Installing the Ryzen 1600X itself was simple. Just match the corner with the triangle on the bottom of the processor with the matching triangle on motherboard socket. It should slip right in, then you secure it in place with the retention lever. Easy-peasy!
Setting up the Wraith Max cooler proved mostly straightforward as well. It uses a retention scheme that clips onto to the AM4 socket’s native mounting hardware, so you won’t need to swap anything out or muck around with bolts.
That said, this installation reminded me how much I prefer bolt-based CPU coolers. The heatsink at the top of the motherboard doesn’t leave much room to get your fingers in there to secure the Wraith Max’s clip, so the Wraith’s heat sink moved around a lot as I struggled to secure it—which meant the pre-applied thermal paste didn’t create a solid seal with the processor. I wound up having to uninstall the Wraith Max completely after building the PC to reapply new thermal paste after seeing extraordinarily high temperatures after my initial installation.
The Wraith Max packs RGB lights of its own, and like the Geil Evo X RAM, it includes a cable that connects to an RGB header to coordinate the color with your motherboard lights. That cable suffers from the opposite problem as Geil’s, though: It’s too long.
Most motherboards position their motherboard header just underneath and to the left of the CPU socket. The Wraith Max’s RGB connector is at the bottom-left of the fan; there’s maybe an inch of physical space separating it from the motherboard RGB header. But the RGB cord AMD ships with the Wraith Max is roughly a foot long. That means you need to find something to do with all that cabling, but the length is too short to, say, cleanly route it out to a motherboard cut-out and then back in from another.
I wound up having to loosely tie the cable together and trail it across the middle of the motherboard, which doesn’t look horrible in the final build, but definitely isn’t ideal.
Those are all nitpicks though. I love the look of the Wraith Max in practice, and it didn’t take long to get it in place. It’s leaps and bounds better than stock Intel coolers.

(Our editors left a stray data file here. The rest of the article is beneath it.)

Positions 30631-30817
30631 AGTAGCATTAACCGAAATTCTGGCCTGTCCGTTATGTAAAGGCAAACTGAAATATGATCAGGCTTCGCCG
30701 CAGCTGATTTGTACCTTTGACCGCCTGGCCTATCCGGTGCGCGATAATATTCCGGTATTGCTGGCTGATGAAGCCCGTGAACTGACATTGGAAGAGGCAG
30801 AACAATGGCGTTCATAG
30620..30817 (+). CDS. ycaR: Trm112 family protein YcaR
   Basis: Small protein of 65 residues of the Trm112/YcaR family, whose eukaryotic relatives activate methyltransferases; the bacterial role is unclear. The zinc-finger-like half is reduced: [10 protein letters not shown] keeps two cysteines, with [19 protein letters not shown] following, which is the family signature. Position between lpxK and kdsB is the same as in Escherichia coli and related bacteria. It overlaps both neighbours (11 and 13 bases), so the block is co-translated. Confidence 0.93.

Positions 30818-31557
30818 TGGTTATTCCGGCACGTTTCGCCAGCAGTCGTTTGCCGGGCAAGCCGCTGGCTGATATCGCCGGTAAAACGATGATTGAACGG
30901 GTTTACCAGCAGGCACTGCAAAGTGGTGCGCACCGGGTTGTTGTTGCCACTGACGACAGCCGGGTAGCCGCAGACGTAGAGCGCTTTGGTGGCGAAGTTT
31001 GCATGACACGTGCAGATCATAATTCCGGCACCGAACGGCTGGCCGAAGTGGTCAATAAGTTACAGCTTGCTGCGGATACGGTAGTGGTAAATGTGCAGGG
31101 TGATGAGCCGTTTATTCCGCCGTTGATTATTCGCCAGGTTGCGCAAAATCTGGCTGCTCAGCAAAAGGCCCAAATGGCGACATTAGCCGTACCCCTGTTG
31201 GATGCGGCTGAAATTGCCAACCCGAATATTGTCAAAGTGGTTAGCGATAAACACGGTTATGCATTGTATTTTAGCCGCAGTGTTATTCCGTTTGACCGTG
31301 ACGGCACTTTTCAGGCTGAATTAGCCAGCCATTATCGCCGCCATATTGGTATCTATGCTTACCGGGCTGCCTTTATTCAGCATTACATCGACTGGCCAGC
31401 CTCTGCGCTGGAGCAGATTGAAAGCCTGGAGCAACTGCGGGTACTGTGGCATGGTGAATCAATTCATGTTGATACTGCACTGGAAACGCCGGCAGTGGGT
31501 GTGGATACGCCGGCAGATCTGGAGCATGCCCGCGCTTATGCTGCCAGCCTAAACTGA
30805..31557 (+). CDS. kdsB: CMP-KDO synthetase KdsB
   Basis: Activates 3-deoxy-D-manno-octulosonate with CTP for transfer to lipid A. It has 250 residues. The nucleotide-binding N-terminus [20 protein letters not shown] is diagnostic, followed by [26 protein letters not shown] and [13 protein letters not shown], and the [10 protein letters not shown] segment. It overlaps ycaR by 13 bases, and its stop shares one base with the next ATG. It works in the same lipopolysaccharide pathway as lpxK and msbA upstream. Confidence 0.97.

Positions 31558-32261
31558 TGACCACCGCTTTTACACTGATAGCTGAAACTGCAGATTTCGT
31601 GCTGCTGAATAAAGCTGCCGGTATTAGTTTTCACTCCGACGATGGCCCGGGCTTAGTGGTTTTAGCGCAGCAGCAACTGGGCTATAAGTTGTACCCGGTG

The rest of the Ryzen 1600X build went together quickly and easily. Despite its tiny stature, the Corsair 400C includes ample space above the motherboard to route your topmost cables, unlike some other cases in this price range. It also features nice rubber grommets in each of the motherboard cut-outs, and a power supply cover that hides the mess of wires snaking out from your PSU—not that there’s many in this build, as the EVGA Supernova 650 P2 is fully modular.
Next page: Brief performance results and final thoughts
Everything worked just fine the first time I booted up the Ryzen 7 1600X rig. Sweet, sweet relief.
After cleanly installing Windows—for best performance on a Ryzen system, you don’t want to reuse a Windows image from an Intel machine—I hopped back into the BIOS to configure the system’s RGB lighting and activate the memory’s XMP profile, which hit those lofty 3,200MHz speeds without a hitch.
Then, being PCWorld’s resident gaming editor, I loaded up some games for a quick look at the rig’s performance.
I tested three games, all at 2560×1600 resolution and High graphics presets, with V-sync disabled. The Division’s a gorgeous open-world loot shooter that can bring underpowered systems to their knees. Deus Ex: Mankind Divided is another demanding game, but it plays well on Ryzen systems, particularly if you crank your system’s memory speeds. Ashes of the Singularity: Escalation is DirectX 12’s flagship and the first game to ship Ryzen-specific performance optimizations, which I definitely wanted to try out firsthand. I tested that game in both DirectX 11 and DirectX 12 modes.
Here are the results:
As you can see, the results were stellar even at 2560×1600 resolution. All the games hovered around the golden 60 frames per second standard—even the notoriously strenuous Deus Ex. It’s worth noting that I didn’t test these with AMD’s supercharged new Balanced power plan, or any of the other tricks recommended to boost the chip’s performance. Following PCWorld’s guide to 7 tips and tricks to maximize your Ryzen PC’s performance would no doubt push frame rates even further but I wanted to show out-of-the-box results here.
Overclocking can add a lot of pep to the Ryzen 7 series chips’ step, and since the Ryzen 5 series uses the same chips but with cores disabled, it seems likely you’d be able to push the 1600X to the same 3.8GHz-to-4GHz overclocks of the pricier chips. PCWorld’s guide to AMD’s Ryzen Master overclocking software can help on that front. The Wraith Max ran quiet and kept temperatures reasonable even under heavy gaming loads, but if you’re looking to crank clock speeds to the max, I’d definitely recommend investing in an aftermarket cooler.
All in all, I consider this build a rousing success. It’s small, it’s clean, it’s relatively quiet, and it’s incredibly versatile. The only part I’d change is the RAM—not because it’s underpowered, but because the situation with the RGB header cord irks me so much. (Hey, I’m vain when it comes to my builds.)
A PC built around a Core i5-7600K might beat this system in pure gaming performance, but not by much with a GTX 1070 in tow, and Intel’s chip wouldn’t come close to this Ryzen 1600X PC’s productivity prowess. Hail to AMD’s new midrange champion.